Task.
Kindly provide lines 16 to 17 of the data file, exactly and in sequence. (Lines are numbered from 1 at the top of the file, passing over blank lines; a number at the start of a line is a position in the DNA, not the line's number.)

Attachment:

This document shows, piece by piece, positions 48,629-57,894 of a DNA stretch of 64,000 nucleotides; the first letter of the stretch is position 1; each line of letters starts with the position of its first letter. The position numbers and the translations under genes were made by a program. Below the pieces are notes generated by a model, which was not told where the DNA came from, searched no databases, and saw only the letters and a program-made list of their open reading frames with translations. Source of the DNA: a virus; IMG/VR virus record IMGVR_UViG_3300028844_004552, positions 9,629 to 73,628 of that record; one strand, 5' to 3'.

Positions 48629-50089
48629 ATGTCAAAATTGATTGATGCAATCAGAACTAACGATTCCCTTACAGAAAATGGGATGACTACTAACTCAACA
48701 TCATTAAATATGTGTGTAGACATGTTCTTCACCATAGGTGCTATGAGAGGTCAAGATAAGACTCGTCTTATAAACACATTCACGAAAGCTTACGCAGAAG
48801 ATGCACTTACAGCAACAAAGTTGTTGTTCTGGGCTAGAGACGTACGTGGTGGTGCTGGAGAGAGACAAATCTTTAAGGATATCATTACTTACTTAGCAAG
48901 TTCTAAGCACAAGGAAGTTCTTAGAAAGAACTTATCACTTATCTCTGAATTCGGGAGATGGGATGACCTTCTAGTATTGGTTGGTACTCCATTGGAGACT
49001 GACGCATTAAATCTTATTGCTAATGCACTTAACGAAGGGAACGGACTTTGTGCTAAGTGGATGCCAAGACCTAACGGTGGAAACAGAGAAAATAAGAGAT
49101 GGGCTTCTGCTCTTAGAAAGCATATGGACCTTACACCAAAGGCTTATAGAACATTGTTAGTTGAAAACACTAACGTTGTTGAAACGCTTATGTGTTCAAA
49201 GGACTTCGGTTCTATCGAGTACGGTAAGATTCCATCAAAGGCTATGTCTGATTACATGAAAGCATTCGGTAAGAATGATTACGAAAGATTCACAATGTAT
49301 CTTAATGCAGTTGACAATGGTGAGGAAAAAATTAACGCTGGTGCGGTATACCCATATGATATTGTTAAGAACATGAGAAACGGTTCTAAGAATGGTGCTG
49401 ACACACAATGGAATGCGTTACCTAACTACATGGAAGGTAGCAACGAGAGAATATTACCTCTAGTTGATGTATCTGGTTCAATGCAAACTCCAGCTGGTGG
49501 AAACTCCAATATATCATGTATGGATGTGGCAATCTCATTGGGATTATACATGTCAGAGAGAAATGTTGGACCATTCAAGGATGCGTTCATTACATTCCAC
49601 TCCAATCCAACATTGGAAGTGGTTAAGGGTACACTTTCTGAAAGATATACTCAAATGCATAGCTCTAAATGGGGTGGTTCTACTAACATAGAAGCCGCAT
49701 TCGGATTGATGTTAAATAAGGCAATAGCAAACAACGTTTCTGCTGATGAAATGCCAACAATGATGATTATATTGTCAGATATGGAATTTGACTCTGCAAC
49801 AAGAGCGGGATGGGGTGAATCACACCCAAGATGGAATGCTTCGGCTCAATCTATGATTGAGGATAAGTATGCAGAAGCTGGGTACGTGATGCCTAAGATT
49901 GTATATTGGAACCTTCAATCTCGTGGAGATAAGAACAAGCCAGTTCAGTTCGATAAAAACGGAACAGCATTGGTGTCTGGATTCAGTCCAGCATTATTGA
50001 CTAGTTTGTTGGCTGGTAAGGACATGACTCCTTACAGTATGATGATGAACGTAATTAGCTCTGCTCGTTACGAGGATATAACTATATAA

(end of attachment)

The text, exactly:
49901 GTATATTGGAACCTTCAATCTCGTGGAGATAAGAACAAGCCAGTTCAGTTCGATAAAAACGGAACAGCATTGGTGTCTGGATTCAGTCCAGCATTATTGA
50001 CTAGTTTGTTGGCTGGTAAGGACATGACTCCTTACAGTATGATGATGAACGTAATTAGCTCTGCTCGTTACGAGGATATAACTATATAA